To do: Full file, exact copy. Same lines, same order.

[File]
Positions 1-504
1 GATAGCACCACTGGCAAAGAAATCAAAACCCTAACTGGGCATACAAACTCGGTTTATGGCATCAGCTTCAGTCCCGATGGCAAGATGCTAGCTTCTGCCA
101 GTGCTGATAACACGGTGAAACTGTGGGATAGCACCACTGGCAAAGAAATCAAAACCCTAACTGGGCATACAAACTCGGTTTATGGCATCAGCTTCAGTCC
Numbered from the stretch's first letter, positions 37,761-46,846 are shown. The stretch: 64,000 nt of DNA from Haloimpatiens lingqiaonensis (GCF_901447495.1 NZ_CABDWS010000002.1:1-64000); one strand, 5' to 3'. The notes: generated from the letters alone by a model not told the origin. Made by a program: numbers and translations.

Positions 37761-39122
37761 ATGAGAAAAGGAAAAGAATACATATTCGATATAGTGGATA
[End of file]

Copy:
Positions 1-504
1 GATAGCACCACTGGCAAAGAAATCAAAACCCTAACTGGGCATACAAACTCGGTTTATGGCATCAGCTTCAGTCCCGATGGCAAGATGCTAGCTTCTGCCA
101 GTGCTGATAACACGGTGAAACTGTGGGATAGCACCACTGGCAAAGAAATCAAAACCCTAACTGGGCATACAAACTCGGTTTATGGCATCAGCTTCAGTCC
Numbered from the stretch's first letter, positions 37,761-46,846 are shown. The stretch: 64,000 nt of DNA from Haloimpatiens lingqiaonensis (GCF_901447495.1 NZ_CABDWS010000002.1:1-64000); one strand, 5' to 3'. The notes: generated from the letters alone by a model not told the origin. Made by a program: numbers and translations.

Positions 37761-39122
37761 ATGAGAAAAGGAAAAGAATACATATTCGATATAGTGGATA